Pickleball Ball: The pickleball is a unique ball specifically designed for this sport. It is a bit smaller and lighter than a tennis ball, with holes on its surface to reduce the game’s speed. These holes also help in creating more spin and control over the ball. There are specific balls for both indoor and outdoor play.

Pickleball Attire: One of the great things about pickleball is that there is no strict dress code. However, wearing appropriate attire can enhance your game and provide comfort during play. As with any physical activity, wearing comfortable clothing and proper athletic shoes is essential to prevent injury.

Basic Rules of Pickleball

1. Every pickleball point or rally starts with a serve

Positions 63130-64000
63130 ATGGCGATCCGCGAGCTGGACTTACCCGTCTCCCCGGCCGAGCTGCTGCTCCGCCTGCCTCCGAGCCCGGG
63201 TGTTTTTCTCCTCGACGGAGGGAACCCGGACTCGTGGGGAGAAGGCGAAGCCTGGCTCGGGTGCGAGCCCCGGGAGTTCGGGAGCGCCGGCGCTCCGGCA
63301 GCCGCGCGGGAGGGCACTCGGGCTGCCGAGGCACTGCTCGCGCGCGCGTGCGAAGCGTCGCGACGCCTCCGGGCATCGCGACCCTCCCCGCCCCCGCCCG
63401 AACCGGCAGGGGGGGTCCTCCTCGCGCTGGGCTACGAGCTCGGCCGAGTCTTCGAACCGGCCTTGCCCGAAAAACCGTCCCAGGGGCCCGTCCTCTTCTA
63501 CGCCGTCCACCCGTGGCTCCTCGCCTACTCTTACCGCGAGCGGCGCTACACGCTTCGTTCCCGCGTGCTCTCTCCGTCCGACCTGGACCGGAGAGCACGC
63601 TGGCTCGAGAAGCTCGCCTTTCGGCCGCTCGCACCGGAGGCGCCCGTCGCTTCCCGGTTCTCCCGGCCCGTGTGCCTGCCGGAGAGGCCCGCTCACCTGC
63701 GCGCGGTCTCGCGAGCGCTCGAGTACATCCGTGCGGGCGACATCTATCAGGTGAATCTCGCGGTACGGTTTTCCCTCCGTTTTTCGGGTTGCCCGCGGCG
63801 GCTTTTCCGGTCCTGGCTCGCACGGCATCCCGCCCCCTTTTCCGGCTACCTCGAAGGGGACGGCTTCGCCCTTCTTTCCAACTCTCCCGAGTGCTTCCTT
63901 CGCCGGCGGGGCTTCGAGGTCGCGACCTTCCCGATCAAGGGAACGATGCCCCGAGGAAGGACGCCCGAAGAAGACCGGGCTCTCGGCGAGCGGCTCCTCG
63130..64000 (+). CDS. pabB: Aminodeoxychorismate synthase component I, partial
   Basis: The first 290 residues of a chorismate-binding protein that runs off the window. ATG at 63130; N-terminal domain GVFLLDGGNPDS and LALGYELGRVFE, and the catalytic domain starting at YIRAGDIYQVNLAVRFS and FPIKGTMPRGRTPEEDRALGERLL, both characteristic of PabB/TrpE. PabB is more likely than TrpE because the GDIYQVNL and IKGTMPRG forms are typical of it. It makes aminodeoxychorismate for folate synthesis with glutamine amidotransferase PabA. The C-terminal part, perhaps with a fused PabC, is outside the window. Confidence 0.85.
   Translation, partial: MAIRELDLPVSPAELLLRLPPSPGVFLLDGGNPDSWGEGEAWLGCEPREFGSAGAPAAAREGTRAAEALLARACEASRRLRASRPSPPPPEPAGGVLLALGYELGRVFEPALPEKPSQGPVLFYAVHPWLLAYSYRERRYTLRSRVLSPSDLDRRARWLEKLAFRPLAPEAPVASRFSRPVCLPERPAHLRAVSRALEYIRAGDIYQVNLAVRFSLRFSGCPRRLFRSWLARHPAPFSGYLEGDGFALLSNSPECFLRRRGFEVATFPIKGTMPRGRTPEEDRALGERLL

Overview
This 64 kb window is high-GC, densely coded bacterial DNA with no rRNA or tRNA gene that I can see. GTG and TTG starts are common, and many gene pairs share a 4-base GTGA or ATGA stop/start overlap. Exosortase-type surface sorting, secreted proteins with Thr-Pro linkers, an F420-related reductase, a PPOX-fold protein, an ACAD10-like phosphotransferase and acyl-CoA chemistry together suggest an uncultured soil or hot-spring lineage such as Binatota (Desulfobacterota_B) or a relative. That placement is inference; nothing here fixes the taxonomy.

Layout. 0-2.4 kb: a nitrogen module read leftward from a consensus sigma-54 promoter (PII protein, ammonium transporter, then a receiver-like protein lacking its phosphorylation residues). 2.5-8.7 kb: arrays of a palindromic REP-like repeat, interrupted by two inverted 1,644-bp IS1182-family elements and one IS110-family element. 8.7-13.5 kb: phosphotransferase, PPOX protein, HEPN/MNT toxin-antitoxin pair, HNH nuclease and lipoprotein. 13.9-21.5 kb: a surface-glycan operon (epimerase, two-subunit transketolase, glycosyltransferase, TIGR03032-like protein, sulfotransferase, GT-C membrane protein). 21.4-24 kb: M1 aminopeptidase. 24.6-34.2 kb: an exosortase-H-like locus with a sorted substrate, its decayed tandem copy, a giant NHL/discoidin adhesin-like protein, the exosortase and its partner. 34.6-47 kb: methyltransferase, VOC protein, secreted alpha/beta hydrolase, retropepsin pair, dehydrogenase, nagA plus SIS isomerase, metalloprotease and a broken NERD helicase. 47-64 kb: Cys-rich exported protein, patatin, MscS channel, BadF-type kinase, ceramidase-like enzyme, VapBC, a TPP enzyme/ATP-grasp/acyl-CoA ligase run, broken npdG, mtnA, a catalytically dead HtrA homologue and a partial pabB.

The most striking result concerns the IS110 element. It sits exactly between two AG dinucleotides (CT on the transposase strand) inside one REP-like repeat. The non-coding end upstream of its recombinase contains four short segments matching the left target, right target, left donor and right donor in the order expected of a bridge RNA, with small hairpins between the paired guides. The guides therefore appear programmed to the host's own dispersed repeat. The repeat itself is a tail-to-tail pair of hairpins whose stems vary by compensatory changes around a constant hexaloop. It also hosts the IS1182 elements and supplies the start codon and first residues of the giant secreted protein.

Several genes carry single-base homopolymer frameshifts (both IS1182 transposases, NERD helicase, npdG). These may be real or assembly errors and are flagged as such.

Either the team closest to Bainbridge Island, WA (where pickleball was invented) or the local rule determines the initial serving team. You serve underhand and aim at the left side towards the opposing team’s service court. The ball must clear your opponent’s kitchen or non-volley zone line.

2. The ball must bounce twice (two-bounce rule) before either team can volley

Before either team can hit the ball out of the air (called a “volley”), the ball must bounce once on each side. 

There is a good reason for the two-bounce rule. If the returning team could volley the serve, they’d stand up by the non-volley zone line and have an easy shot to win the point. 

Similarly, if the serving team could volley the return, they’d run up to the kitchen line after the serve and have a volley advantage. The two-bounce rule is crucial for eliminating the serve and volley advantage, ensuring that play begins on a more equal footing. This rule mandates that the ball bounce once on each side of the court, ensuring a fair start to each rally.